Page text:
Your Child, Your Mouthpiece
She went off. And then she went viral.
Little Riley Maida of Newburgh, New York, made news recently with a video clip known as Riley's Rant. In it, the precocious 4-year-old stands in a toy store railing against toy makers for assuming that girls only want to play with pink princesses and boys only want to play with superheroes.
"The companies try to trick the girls into buying the pink stuff instead of the stuff the boys want to buy," she asserts, smacking a packaged doll for emphasis as her dad asks leading questions from behind the camera.
On YouTube, then Facebook, then in the news media (and, no joke, at the table next to me at a burger joint today) this four-foot feminist's invective made hundreds of thousands pump their fists and chant "Riley for president!" Diane Sawyer all but declared Riley a sage of the age.
But I had a different reaction to the clip. I thought it was icky. Also icky: the viral video of 8-year-old Elijah Cromer confronting gay-marriage opponent Michele Bachmann last month in South Carolina. The boy waited in line to whisper, "My mommy's gay, but she doesn't need fixing," while said mommy stood behind him, filming it all.
These gotcha moments are supposed to make liberals like me cheer. But honestly, I find them cheap and off-putting.
I happen to agree with both of the kids' sentiments: I treasured my Star Wars action figures as a girl, my sons are crazy about hot pink, and what really needs "fixing" in this country is the hogwash notion that heterosexual marriages need "defending" from anyone, for any reason.
But I don't like the way the points were made — by camera-ready kids parroting their parents' personal propaganda.
Just ... ick.
Even if these mouth-of-babes tongue-lashings were not as coached and/or staged as they really, really appear to be, it's clear the kids were spewing the impassioned viewpoints of their parents. (Have you ever seen a child in a toy store? They tend toward giddy and agog rather than deeply disappointed in the gender bias inherent in juvenile product marketing.)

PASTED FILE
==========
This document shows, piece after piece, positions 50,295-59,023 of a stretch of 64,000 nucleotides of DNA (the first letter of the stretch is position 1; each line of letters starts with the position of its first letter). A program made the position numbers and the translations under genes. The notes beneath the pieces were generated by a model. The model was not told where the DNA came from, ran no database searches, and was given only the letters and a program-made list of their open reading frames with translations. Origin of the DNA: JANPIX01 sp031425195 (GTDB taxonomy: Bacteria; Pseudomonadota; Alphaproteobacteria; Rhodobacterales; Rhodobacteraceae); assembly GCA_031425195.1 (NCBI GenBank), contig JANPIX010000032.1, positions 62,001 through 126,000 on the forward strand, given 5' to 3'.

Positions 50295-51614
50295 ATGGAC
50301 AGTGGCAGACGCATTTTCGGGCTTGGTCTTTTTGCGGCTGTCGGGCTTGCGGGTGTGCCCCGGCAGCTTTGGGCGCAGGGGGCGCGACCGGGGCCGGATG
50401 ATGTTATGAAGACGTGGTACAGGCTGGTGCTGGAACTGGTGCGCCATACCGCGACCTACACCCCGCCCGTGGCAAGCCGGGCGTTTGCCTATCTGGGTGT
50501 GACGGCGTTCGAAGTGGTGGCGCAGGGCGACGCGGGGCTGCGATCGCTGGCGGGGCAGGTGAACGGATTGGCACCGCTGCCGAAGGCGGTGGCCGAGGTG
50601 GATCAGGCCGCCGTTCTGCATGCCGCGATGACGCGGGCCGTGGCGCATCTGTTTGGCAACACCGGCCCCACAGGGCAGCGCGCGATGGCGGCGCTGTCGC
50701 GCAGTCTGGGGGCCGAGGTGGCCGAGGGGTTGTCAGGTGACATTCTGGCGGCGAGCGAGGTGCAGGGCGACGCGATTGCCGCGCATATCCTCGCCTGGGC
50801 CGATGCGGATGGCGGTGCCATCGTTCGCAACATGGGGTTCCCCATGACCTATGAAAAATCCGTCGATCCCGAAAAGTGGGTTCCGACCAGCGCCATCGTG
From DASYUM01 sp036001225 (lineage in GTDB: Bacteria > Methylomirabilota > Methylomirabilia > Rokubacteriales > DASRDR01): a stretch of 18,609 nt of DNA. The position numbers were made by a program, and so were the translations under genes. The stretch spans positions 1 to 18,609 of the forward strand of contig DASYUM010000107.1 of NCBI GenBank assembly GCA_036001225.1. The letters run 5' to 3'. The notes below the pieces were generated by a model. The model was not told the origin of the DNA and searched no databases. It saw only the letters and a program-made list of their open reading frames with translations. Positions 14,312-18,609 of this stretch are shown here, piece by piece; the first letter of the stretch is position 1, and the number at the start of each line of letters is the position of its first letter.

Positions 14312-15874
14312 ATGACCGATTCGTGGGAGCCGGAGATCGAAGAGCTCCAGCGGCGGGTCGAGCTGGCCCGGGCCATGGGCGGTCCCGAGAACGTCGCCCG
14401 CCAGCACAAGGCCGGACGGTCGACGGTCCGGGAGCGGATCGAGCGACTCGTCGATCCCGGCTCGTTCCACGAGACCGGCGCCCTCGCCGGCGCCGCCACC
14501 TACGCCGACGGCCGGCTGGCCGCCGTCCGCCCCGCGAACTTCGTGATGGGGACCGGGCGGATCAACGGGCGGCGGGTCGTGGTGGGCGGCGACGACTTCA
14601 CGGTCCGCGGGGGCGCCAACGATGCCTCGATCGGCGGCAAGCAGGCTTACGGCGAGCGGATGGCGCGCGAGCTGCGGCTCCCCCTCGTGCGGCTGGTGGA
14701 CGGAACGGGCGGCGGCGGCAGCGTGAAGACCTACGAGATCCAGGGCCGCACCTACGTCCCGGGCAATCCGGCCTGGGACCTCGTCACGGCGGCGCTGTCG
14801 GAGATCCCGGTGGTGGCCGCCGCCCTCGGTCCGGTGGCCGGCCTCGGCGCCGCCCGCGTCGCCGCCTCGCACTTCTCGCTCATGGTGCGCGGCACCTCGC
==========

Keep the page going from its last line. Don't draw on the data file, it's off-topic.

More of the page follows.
I don't actually begrudge Riley's dad or Elijah's mom for teaching, or even preaching to, their kids about these issues. Good on them for arming the next generation with a healthy skepticism for the dogma of the day.
Forgive me, though: As long as we're empowering our progeny to question mainstream ways of thinking ... shouldn't we be teaching them to question ours, too?
It's not hard to indoctrinate our kids with our beliefs. It's not hard to get them to echo our ideologies back to us or megaphone them out to the world. In fact, it's very hard not to.
Here are these sponge-brained humans who take our every utterance for gospel. They're a delightfully captive audience, sitting beside us year after year as we hone our arguments ("And that is why I believe the pinky toe has become an expendable appendage in the modern age").
And that's okay. One of the unspoken reasons people have children is so we can feel like we're populating the planet with people who think as we do — who will vote as we do, and value what we do, and validate our convictions with their very existence.
But we ought to draw the line at sending our kids into battle for us, at turning them into mouthpieces or promoting them as puppets. It's lazy. It's cowardly. Worst of all, it smacks of a weak argument. Think of it this way: If you need an adorable disciple to convince society that you're right ... then you're probably not.